Eat real food and don’t waste your time making all those snacks and fried treats. We all plan to eat healthy but when Iftar time rolls around, oh man it’s tempting to eat the unhealthiest deliciousness first and then look at the fruit or something of the sort. To prevent this, you have to be organized. If you find it’s not easy for you to cook during your fast, cook right after Iftar! It will mean you’re not just lying around after eating. Use that time to prepare your Suhoor and Iftar for the next day. Also, just don’t dish out the other food unto your plate with your salads and vegetables. Eat your greens separately and first. It will fill you up and you won’t eat as much of that scrumptious lasagne or steak. I know some of you are looking at your phone or computer screen going “What do you mean no samosas or sambousek?” Look, you’re going to be invited for at least a couple of Iftars at someone’s house, eat that stuff then. At home or at the mosque, go for the healthy items first. It will be worth it. If I can change how I eat in Ramadan, you definitely can!
But the fast is not just for the body, it is for the mind as well! In fact, for me, it is definitely more about the latter. We’re supposed to be patient, kind, thoughtful, charitable, friendly and all things sugar and spice. That is infinitely harder to do when you are hungry, thirsty and possibly low on sleep but are working hard regardless at your job and/or at your home chores. This allows you to practice self restraint and to take everything good that you have turned into a habit during this month and carry it through the rest of the year. “But aren’t we supposed to be like that all year around?”- yeah I heard you say that. Duh. It is a month long training session to remind us what we should be like and doing it under tougher circumstances enables us to focus. It is a time to reflect on your character, behaviour and relationships, especially with God. You will notice that you’re more honest with yourself and are able to reflect on self improvement even more.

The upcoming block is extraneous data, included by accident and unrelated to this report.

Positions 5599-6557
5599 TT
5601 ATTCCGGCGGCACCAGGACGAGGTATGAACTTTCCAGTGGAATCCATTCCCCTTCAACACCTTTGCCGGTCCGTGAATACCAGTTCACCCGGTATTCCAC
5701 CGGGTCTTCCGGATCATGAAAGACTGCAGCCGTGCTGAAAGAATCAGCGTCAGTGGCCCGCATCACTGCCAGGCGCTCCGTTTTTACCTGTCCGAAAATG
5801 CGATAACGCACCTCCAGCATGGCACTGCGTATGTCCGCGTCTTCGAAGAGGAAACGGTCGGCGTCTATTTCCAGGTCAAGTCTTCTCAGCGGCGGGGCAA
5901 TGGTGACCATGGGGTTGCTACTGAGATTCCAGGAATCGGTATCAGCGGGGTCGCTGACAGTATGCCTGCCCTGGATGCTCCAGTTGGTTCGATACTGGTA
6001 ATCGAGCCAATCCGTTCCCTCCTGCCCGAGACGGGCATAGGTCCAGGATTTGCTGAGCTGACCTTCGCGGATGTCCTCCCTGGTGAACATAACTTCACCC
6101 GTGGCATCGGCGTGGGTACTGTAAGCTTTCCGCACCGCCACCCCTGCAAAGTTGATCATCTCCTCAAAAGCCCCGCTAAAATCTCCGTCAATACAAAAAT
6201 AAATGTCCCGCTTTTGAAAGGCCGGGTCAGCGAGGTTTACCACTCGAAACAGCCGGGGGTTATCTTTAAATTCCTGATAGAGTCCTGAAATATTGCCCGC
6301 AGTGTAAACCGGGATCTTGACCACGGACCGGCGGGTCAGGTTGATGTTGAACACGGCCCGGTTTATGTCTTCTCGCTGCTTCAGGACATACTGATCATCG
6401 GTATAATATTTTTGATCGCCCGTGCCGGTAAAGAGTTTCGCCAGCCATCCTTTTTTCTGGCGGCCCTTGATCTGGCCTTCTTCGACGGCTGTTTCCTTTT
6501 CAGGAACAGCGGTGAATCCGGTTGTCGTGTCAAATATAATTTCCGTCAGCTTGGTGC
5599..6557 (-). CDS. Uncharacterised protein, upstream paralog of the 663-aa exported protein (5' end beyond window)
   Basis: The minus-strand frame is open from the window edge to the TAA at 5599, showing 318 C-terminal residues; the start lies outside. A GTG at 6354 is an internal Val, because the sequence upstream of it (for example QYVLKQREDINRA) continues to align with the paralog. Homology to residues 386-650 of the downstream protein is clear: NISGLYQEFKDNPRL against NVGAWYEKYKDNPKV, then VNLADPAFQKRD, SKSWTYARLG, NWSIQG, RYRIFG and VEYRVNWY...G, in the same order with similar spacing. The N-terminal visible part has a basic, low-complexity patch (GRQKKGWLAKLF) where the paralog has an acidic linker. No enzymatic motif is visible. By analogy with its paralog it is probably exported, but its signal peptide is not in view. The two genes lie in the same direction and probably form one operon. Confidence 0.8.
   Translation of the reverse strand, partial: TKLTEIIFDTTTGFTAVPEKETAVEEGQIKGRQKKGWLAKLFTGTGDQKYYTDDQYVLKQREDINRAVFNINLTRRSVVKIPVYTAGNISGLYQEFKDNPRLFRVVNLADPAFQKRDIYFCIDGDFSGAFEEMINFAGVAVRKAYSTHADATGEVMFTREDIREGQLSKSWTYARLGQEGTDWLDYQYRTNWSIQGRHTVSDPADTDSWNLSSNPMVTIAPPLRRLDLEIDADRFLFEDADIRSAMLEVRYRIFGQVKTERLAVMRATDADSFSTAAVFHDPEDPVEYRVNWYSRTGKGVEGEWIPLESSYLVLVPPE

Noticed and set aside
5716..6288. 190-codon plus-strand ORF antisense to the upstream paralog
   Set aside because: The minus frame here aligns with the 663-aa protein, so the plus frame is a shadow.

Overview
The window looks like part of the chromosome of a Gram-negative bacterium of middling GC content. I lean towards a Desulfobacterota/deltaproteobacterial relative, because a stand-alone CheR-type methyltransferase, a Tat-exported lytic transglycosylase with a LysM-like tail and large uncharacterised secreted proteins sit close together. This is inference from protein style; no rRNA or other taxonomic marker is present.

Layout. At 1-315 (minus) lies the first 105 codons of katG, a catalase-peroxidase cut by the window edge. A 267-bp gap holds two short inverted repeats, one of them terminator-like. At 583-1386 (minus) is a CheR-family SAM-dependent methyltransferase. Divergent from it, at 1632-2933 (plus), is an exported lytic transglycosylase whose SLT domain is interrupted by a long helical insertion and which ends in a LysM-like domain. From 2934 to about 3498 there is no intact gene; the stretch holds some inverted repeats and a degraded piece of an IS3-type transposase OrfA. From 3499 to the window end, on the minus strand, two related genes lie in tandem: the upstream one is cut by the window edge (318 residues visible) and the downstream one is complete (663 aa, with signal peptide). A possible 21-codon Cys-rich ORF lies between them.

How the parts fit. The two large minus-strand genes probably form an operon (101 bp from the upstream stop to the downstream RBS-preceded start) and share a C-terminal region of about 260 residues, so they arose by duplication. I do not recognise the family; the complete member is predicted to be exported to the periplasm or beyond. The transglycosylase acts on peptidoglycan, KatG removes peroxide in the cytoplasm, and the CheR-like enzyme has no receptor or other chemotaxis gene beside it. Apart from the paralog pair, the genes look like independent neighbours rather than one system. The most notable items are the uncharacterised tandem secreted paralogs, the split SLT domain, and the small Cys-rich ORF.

So use this time to train your mind, body and soul to learn and reinforce the right habits for your day to day life for the rest of the year until next Ramadan when you’ve forgotten it all and need another reminder. Think THIS:
Now, mandatory shameless plug please check out our recipes to see what suits your needs during this month of fasting.
P.S: Somewhere around 2025 onwards Ramadan will be super short in Canadian winter months. WIN!
The holy month of Ramadan will be starting soon and for all those who will be fasting in these very, very long summer days, it's not always easy to work, prepare food for everyone for Iftar and to be out in the heat. We're very fortunate to have ample food, our health, the capability, and immense blessings to be able to fast comfortably but some times a little help can go a long way right? So let us do the work for you and you can spend your free time with family and on various modes of self realization and growth that is an essential part of this special month. Look at our list of specials for this month and see what sounds appealing! Call us and we'll talk more. The question really is, what will you order first?
W.P & A.K
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hAPPY eATING & kEEP sMILING